The commonality of parts for cars using the MQB A platform on which the T-Roc sits also raises the prospect of the new SUV being sold in plug-in hybrid GTE form along with, potentially, a warm GTD set-up. However, the future of diesel engines in smaller cars remains up for debate as manufacturers weigh up the cost of meeting new emissions regulations for diesels against how much of a premium buyers will be willing to pay. A pure-electric version of the T-Roc is unlikely, however, as VW is set to launch a bespoke family of electric models on its MEB platform from 2020.
Welsch’s openness to branding a fast T-Roc as an R model rather than a GTI also signals a clear policy to reserve the latter badge for its famous hot hatches. Even so, the firm is looking to broaden the appeal of its GTI range, with the entry-level Up GTI set to launch early next year.
As the SUV sector booms, car makers are looking to exploit sales niches while creating halo models that attract attention to a line-up. For example, Nissan launched Nismo models of its Juke, but VW’s decision to launch an R version of the T-Roc would signify a step up in the mainstream performance SUV stakes.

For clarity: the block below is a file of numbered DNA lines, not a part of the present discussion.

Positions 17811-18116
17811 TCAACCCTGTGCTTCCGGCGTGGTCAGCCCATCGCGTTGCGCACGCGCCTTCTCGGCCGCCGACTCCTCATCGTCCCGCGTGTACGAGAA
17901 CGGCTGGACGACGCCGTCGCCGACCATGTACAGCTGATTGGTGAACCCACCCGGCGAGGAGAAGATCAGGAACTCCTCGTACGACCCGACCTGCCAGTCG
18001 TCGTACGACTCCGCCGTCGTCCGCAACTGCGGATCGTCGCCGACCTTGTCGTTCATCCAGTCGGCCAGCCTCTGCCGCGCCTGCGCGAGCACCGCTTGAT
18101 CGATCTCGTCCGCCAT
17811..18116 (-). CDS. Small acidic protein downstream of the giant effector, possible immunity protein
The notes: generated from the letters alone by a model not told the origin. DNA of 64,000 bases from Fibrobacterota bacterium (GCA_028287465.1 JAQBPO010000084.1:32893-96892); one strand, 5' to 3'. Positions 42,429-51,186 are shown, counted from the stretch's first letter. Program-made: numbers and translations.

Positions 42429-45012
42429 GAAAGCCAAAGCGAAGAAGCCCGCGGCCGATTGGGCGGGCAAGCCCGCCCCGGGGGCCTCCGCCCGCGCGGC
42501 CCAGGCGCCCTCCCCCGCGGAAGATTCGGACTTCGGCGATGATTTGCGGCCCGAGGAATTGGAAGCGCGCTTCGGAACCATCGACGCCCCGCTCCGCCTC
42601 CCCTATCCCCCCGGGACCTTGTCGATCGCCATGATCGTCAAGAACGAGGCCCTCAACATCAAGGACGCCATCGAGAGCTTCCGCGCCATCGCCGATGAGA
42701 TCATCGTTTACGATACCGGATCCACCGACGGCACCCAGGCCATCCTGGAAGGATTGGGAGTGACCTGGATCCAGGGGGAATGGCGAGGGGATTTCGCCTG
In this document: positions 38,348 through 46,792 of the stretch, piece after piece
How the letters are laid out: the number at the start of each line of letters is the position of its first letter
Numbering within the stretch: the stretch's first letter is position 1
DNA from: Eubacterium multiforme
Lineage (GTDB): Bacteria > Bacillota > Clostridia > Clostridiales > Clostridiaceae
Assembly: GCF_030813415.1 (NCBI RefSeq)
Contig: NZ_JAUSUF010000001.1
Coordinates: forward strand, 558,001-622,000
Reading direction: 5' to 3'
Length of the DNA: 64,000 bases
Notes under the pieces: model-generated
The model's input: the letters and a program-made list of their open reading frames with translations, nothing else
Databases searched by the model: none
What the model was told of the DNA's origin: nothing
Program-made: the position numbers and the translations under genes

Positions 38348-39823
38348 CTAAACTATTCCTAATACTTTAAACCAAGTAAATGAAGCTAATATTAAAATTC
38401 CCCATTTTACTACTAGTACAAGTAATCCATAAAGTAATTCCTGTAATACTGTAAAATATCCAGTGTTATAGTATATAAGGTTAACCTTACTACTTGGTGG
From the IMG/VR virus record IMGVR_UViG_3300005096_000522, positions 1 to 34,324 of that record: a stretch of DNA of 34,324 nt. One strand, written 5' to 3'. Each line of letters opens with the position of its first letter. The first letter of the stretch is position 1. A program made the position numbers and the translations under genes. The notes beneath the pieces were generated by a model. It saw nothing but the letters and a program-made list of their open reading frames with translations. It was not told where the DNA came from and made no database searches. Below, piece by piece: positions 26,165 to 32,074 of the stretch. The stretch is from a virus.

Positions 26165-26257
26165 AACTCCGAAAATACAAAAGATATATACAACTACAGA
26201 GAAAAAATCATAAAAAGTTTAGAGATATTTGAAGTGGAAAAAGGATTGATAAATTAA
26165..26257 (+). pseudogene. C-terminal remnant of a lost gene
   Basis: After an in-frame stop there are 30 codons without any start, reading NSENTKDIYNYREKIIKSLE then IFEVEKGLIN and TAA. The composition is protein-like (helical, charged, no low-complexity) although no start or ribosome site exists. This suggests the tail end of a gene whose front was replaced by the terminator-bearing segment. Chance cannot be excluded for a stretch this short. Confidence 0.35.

*Courtesy of VW Vortex - See the full article and more pics here
Spy pics of a Tiguan testing in Germany! And, despite the fact that there’s very little in the way of camouflage, this may be one of the Volkswagen Group’s most mysterious test cars!
Whereas it usually goes for dazzle camo, VW has this time decided to go with conflicting information. What you see is clearly a Tiguan body, that much is clear, but what isn’t so clear is why there are so many Audi bits attached to it.